• Suppliers – Not explicitly mentioned, but both the Product Owner and the Scrum Master have a role here. The Scrum Master in particular has a responsibility to remove barriers, which could indeed be due to suppliers.
  • Risks – Again, not mentioned, but there is a touch of risk management in everyone’s role. The Product Owner will be concerned with external and commercial risks, the Scrum Master with risks to the team’s efficiency, and the Team itself organises its work accordingly.

So, to summarise in table form:

Scrum roles


Now can you spot the PM?

I’m not saying that Project Managers shouldn’t retrain as Scrum Master. I’ve done it myself, and the training will teach you a lot about Agile. And the Scrum Master role itself can be interesting, demanding, exciting… I’m sure it would suit many former project managers. But if you’re a “seven essentials” sort of PM and you want to continue to develop those skills, then you should think about moving towards becoming a Product Owner.


Update March 2015

I’ve been reading Essential Scrum by Kenneth Rubin. Interestingly the book contains a very similar table, but using the PMI’s 9 knowledge areas from PMBOK Version 4 (since superseded by a slightly different set in Version 5). Here is Ken’s analysis:

[table id=2 /]

By |2015-08-19T10:54:45+00:00April 30th, 2013|Agile, Project Management|4 Comments

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  1. amitsinghmalikalik August 30, 2013 at 09:21

    This is certainly a very good article on the agile roles and their responsibilities. Thanks for writing this blog. I am also detailing the roles and responsibilities of the different roles like Development Manager, Scrum Master, QA Manager, Program Manager, Product Owner in the scrum product development project. I am working as a scrum master in this project.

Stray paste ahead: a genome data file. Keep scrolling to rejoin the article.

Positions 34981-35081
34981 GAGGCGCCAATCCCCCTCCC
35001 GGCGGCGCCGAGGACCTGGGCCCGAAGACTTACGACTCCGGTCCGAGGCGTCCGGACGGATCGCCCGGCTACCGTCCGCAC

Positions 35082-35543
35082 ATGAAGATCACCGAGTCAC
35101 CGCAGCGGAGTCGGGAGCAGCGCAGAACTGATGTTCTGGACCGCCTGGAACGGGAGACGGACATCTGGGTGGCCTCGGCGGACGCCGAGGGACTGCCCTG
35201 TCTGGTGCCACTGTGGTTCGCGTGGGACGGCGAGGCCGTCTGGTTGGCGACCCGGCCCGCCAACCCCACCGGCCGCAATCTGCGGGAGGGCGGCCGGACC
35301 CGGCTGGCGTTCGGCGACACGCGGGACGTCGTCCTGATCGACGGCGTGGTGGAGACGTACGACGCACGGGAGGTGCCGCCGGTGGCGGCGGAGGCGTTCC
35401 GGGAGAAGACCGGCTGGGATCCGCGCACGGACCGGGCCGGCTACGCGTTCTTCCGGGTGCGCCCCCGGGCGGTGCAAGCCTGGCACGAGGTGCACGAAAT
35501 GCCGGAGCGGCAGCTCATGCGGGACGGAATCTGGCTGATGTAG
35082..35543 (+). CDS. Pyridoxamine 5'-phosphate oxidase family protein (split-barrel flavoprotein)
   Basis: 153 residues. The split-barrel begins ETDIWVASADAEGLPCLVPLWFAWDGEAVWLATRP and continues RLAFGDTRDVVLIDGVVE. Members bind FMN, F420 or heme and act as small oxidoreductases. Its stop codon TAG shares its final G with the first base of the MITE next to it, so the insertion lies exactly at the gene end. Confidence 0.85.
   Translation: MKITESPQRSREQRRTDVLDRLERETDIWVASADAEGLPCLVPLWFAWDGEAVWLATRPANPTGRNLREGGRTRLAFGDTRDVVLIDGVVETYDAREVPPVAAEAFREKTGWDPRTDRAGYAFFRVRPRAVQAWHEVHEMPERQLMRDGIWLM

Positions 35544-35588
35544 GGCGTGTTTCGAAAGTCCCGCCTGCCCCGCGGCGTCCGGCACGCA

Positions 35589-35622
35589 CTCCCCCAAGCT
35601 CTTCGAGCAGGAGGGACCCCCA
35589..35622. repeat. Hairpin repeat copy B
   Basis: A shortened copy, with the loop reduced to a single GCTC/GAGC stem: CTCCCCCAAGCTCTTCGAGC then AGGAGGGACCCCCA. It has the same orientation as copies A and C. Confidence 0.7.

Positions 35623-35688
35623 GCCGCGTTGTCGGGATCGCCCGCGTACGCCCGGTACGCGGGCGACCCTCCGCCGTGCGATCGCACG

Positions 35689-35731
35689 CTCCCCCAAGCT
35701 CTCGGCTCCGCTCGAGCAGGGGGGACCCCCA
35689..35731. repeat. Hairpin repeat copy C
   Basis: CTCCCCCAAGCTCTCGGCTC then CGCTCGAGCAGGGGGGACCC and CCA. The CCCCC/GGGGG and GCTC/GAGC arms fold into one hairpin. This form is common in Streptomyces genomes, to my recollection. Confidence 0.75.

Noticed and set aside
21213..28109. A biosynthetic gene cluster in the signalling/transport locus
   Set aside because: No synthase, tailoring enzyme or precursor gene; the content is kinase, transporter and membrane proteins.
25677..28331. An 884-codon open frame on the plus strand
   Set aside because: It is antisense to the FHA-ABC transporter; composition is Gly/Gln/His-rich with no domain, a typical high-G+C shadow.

2. Mike Dwyer December 14, 2013 at 16:13

    Spotting the Agile PM is a lot like spotting the Agilest.
    You might find “Succeeding As A Self-Managed Team” by Chang and Curtin a good reference
    What I have taken from them is:
    The abilities you need to look for are not job skills
    they are often subjective and emotional in nature
    They include a WILLINGNESS to:

    Accept change
    Try new things
    Take on more responsibilities
    Be held accountable for results
    Take action, instead of waiting to be told what to do
    Act in the best interests of the team rather than oneself
    Work responsibly without the need for supervision
    Help other team members succeed
    Take risks
    Be open-minded

    • Russell Whitworth December 14, 2013 at 21:52

      A great set of attributes; thanks Mike. Actually that would apply to just about any sort of team, but especially an agile one.

  3. Malcolm Lowe August 7, 2015 at 09:33

    Russell – Great working with you recently. What is not clear is who does supplier planning and management, procurement planning and management, dependent system planning management, planning and management integrating into wider Enterprise Services. Are these specialist roles within the team over and above the standard Business Analyts, Tech Archs and Developers.